When I jumped on board with the Tea & Bannock team, my initial thought was that this would be the perfect opportunity for me to use this space to share the unique life North of 60. Share stories and images of the pristine land, the beautiful people and the rich culture that many don’t get to experience.
I’ll be honest when I was thinking up my next blog post (this one right here), I was stumped – not sure what to share and just so happened to be on my way to my partner’s yearly family reunion in Jean Marie River (JMR).
It wasn’t until I was camping in Jean Marie River that it hit me, why not share the beauty of this community? The land, water and sky.
Jean Marie River is a very tiny community in the Northwest Territories with a population of roughly 60 people. It is located in the Deh Cho region, right on the shore of the Mackenzie River. The traditional way of living is still very strong in the community of JMR. Most people still live off the land; using it for harvesting and traveling. The closest grocery store is an hour away; the water is delivered house to house by truck and the people are very friendly.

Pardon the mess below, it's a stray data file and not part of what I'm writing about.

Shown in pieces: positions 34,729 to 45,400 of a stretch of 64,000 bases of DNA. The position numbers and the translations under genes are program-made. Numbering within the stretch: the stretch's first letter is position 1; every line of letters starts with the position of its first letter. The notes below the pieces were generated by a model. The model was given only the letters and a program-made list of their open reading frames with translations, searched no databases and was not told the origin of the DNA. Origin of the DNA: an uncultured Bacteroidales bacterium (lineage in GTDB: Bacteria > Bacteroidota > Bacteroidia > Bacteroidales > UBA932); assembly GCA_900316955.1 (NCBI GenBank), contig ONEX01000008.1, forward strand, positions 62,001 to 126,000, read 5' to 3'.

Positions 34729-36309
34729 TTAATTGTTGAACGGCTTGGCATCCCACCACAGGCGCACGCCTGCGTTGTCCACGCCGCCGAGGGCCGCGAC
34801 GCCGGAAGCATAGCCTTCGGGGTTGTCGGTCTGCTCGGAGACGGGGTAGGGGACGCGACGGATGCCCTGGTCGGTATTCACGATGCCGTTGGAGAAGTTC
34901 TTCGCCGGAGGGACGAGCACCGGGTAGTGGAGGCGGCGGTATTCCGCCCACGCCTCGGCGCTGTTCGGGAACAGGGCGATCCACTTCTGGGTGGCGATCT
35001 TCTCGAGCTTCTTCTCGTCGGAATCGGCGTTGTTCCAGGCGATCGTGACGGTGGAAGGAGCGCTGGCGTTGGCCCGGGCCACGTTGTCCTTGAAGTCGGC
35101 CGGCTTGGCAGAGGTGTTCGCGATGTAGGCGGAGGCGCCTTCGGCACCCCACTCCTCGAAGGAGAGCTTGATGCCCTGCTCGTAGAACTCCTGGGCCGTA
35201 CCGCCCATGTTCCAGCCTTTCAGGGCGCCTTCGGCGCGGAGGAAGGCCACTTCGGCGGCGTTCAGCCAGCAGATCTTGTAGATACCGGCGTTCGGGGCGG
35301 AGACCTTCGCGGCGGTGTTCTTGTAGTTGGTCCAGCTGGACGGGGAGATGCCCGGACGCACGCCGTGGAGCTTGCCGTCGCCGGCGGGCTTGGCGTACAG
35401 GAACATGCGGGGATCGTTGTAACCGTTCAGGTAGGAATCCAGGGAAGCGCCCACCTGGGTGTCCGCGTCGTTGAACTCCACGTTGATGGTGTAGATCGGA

During our stay in Jean Marie River, we would spend most of the day trying to escape the heat by jumping in the creeks near by, boating and seadooing on the river or playing on a large makeshift slip N’ slide with the kids. The heat would finally calm down around nine in the evening and that’s when I would notice the sky… OH MY!
Don’t get me wrong; I’ve lived in the North my whole life. I’ve noticed the 24-hour summer time sunlight and the beautiful colored sky before but never took the time to capture it. I’ve never been one to capture landscape images, I’m not exactly sure why. I honestly couldn’t tell you. All I know is that I like to photograph people.
So while spending my nights camping under the Midnight Sun in Jean Marie River, I decided to challenge myself and keep my camera hanging around my neck… just shoot the sky I thought to myself.
So I did.
…And then I fell in love with photography and life in the North all over again.
– shawna mcleod